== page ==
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Appeals Court Ruling Upholds Same-Sex Marriage Bans In 4 States

RENEE MONTAGNE, HOST:

The nation-wide court battle over gay marriage just got a lot more interesting. A federal appeals court in Cincinnati ruled against the practice. To be more specific, the court upheld laws banning same-sex marriage in four states - Ohio Michigan, Tennessee and Kentucky. Other courts across the country had been overturning bans like that. NPR's Richard Gonzales reports.

RICHARD GONZALES, BYLINE: The decision out of the Sixth Circuit Court of Appeals upheld the right of states to set their own rules on who can and who can't get married. The three-judge panel was split 2-to-1 with the opinion written by Judge Jeffrey Sutton. He ruled that the courts should let the people or voters use customary political processes to resolve new social issues. Carl Tobias teaches constitutional law at the University of Richmond.

CARL TOBIAS: So we have the four other appeals courts invalidating bans, and we have the Sixth Circuit upholding a ban. And I think that's going to make it very difficult for the Supreme Court to avoid addressing the issue this term.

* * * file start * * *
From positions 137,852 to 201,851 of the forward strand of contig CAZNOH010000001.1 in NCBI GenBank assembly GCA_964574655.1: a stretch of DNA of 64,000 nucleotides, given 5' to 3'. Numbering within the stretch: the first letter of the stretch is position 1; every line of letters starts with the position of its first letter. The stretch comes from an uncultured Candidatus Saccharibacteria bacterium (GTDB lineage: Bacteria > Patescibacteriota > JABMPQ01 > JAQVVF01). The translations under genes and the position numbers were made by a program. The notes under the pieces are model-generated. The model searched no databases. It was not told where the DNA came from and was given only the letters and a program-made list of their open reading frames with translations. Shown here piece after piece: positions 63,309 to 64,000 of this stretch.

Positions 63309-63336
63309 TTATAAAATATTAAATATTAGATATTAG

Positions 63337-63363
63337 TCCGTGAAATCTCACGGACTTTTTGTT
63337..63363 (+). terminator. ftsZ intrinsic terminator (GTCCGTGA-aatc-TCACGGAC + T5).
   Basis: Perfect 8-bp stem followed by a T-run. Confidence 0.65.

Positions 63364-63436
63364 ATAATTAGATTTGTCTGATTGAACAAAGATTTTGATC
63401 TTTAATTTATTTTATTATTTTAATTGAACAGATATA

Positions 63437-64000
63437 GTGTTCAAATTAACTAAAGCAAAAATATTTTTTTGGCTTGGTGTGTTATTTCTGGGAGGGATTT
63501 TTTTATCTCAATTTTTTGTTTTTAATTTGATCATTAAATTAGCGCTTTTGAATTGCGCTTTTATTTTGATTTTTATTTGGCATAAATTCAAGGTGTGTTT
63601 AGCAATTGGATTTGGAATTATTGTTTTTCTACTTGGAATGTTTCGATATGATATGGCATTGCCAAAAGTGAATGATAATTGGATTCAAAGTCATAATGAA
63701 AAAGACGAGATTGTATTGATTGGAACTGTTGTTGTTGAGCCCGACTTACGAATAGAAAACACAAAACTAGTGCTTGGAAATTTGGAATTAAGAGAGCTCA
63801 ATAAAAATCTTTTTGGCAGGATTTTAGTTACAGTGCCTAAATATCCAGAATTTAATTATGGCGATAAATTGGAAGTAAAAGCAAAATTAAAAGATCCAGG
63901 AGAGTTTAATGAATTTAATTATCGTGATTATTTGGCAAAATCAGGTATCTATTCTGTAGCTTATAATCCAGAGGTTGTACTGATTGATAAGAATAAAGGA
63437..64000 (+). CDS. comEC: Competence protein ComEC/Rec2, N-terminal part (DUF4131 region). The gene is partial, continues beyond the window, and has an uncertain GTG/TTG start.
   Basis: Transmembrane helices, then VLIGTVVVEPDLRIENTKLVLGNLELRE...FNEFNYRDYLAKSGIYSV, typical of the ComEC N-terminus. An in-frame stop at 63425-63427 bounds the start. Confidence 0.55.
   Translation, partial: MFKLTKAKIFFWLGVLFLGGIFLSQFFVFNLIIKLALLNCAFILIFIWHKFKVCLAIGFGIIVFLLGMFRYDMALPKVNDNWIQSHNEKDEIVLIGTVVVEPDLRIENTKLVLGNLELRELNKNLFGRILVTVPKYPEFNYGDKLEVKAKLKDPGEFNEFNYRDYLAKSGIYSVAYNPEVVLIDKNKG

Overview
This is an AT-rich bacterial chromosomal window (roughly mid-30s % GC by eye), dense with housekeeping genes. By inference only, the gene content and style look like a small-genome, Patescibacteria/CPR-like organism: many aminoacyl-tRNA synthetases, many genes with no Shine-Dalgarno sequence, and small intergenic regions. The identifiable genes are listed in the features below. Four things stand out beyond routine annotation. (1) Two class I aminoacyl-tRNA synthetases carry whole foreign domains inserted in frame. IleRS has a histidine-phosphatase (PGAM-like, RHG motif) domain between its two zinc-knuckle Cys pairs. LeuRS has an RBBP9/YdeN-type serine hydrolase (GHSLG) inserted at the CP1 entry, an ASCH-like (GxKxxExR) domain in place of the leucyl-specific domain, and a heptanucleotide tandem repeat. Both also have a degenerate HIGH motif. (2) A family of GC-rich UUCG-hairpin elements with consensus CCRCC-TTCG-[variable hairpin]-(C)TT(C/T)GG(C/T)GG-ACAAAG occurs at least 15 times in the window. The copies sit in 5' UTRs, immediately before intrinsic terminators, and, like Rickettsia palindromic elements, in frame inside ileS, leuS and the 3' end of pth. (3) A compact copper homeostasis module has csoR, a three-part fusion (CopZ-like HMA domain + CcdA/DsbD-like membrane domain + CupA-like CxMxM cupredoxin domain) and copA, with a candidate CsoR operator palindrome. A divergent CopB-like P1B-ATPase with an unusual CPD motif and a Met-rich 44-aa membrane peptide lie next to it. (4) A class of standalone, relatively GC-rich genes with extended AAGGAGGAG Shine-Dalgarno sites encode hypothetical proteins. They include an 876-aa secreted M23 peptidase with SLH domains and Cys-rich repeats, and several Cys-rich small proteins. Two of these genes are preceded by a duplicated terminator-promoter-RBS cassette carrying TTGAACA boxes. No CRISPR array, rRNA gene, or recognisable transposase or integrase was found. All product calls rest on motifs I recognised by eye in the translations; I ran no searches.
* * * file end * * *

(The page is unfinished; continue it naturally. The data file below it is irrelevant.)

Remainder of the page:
GONZALES: Until now, state bans against gay marriage have been falling like so many legal dominoes. Same-sex marriage is now legal in more than half the states and the District of Columbia. With the ruling out of the Sixth Circuit, advocates say they are preparing to argue their case before the highest court. Evan Wolfson is founder and president of Freedom to Marry.

EVAN WOLFSON: The silver lining here is that this really does underscore the urgency for the Supreme Court now to take these cases and rule in favor of the freedom to marry nationwide instead of forcing couples to drag out the fight state-by-state, family-by-family, year-by-year.

GONZALES: Lawyers for same-sex couples in Ohio, Michigan, Kentucky and Tennessee have the option of appealing the panel's decision to the entire Sixth Circuit. But preliminary indications are that they want to move directly to the Supreme Court. Richard Gonzales, NPR News. Transcript provided by NPR, Copyright NPR.